What would you say has been the biggest evolution of your music from when you started to where you are now?
I think that when I started releasing music, I felt really insecure about my voice and my place trying to be an independent artist. That came through a lot in my music, because that was what I felt and I wanted to write about that. I think over the years, there’s a confidence that I’ve grown in trusting my own voice and realizing that I do have something to say that’s unique and deserves to be heard and expressed. It’s a long process, I think, for some artists to get to that point where they can value themselves. It’s such a catch 22- your ego needing validation and all of these external factors you can’t control. I think confidence is really the thing. I’ve learned how to use my different voices to express multitudes of who I am within one song, which I feel a lot more satisfied with than just choosing one and just sticking to it. I get to be just more creative the more I let go of all the ideas of what music is supposed to be.
It’s just been really freeing. I’ve always loved making independent projects and releasing them. It’s been so exciting to see people connect, even on a small scale, to what I do throughout the years. That’s built a confidence in me to do more of what I actually have always wanted to do. I don’t feel boxed in anymore and that’s cool because I don’t think any artists really should.
Every artist has a different and very special relationship with music. How would you talk about your own relationship with it?
Music has saved me throughout my whole life. My dad was a musician and he really inspired me to love music and want to create my own music because he made his own music and was constantly playing every instrument and writing and recording. My mom also sings and my sister also makes music so it’s been around me my whole life. It’s been this comforting thing that I’ve been supported to do by my family. In a lot of ways, it just feels like home; like the only way I can breathe and process anything. Sometimes a song will just make me hysterically laugh and then hysterically cry within seconds and that’s crazy. There’s nothing else that can really do that to me. Not often do I have that kind of emotional reaction to entertainment or media in general. I just think music is such a delicate art form that really just is therapeutic for people.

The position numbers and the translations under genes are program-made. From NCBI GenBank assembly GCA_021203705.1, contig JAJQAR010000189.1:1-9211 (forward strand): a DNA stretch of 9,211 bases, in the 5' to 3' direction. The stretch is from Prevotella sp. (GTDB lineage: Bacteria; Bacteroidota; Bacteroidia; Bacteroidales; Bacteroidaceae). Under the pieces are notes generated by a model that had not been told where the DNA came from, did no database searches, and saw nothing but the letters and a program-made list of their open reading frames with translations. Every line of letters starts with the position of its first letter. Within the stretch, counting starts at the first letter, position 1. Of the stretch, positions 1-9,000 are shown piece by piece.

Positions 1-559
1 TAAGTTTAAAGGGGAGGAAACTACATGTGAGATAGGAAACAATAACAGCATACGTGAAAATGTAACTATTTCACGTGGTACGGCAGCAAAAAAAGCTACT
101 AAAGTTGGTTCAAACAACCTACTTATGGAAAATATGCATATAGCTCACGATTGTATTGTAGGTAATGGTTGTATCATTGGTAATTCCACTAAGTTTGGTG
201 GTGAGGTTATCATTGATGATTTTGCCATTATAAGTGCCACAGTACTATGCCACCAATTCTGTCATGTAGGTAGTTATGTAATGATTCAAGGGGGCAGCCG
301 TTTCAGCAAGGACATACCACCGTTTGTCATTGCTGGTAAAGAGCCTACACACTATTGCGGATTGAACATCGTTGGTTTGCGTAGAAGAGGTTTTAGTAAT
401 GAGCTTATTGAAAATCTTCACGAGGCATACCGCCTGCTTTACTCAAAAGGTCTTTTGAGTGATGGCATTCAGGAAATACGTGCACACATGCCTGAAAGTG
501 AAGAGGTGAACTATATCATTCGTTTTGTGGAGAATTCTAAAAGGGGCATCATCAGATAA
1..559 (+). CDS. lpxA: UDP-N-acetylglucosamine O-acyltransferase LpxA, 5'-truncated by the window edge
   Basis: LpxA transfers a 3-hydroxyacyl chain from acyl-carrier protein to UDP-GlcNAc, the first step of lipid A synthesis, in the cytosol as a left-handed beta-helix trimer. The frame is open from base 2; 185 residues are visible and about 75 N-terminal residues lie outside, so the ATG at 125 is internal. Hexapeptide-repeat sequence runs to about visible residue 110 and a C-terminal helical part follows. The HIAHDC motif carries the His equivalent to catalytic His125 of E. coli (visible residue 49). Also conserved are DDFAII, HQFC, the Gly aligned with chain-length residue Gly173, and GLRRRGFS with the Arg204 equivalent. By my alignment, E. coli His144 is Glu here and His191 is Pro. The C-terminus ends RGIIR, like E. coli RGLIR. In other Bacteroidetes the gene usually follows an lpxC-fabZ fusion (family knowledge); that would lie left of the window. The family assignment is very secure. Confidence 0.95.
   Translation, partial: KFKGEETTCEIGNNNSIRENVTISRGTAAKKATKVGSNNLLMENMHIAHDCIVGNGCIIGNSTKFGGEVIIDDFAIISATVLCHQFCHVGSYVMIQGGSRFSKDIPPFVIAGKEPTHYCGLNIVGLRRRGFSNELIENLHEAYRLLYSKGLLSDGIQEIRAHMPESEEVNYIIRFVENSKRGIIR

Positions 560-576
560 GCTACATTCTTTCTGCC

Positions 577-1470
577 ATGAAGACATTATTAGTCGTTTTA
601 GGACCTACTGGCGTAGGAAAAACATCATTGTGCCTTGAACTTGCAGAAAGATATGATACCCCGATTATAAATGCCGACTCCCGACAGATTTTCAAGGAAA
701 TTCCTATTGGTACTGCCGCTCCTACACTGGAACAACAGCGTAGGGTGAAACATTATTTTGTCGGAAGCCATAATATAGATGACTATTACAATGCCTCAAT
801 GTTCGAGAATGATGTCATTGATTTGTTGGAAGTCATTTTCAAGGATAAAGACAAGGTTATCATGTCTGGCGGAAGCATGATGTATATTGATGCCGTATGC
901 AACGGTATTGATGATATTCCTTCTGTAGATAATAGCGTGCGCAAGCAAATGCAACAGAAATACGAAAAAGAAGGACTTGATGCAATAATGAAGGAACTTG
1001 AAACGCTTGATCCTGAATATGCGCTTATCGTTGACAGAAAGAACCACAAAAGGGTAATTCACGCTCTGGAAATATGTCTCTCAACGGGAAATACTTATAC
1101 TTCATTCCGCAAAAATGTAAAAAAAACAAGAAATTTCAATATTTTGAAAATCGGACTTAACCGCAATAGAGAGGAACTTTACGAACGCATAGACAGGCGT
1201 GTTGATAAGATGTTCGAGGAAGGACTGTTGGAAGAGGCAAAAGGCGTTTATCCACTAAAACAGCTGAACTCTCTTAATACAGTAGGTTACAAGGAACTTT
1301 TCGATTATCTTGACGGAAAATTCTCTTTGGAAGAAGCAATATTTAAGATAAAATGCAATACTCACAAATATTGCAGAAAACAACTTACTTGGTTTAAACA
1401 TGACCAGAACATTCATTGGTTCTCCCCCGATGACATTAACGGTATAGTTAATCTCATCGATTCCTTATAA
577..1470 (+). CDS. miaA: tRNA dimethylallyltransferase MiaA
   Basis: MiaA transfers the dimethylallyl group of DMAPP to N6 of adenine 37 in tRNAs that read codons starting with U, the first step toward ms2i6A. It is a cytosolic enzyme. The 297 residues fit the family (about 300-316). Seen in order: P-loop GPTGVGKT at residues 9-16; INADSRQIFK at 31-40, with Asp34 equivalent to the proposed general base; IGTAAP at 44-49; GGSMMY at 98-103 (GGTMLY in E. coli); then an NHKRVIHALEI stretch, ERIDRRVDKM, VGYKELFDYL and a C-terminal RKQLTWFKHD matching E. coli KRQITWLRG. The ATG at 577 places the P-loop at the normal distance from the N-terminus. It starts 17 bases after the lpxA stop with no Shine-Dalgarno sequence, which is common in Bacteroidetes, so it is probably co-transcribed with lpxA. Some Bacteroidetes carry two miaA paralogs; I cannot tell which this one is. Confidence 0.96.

Is there anything else that you want people to know about you or your music, or is there anything that you wish you got to talk about more that you might not get asked?
I made this album coming out of a place of deep suppression. In looking at myself and holding space for all the things that I found inside of me and not judging myself- hearing the judgmental thoughts and not believing all of them and letting them pass [has] been really profound for me. What I want people to take away from my music is just to feel free within themselves and not judgmental of the uglier parts that come up that might not appeal to everybody, but are real right now.
I think that’s really beautiful and special. I don’t think I said anything that eloquently [on the album]- that’s definitely something that I’ve come to in more recent months. I was really just pissed off. There’s a lot of cursing, a lot of me sounding like I’m more confident than I actually am. But the truth is, in those moments, that’s the only way that I could get through what I was going through and feel better about myself. So it’s weird looking back, because I judge myself a little bit when I listen to it. I think there’s going to be a couple people that will hear that and be able to embrace the state that they’re in more because of it. That’s at least what I hope. I hope that anyone listening to my music just feels a little bit freer within themselves.
Voice on the Internet is out November 13!
Story by Olivia Khiel
Photo courtesy of Molly Moore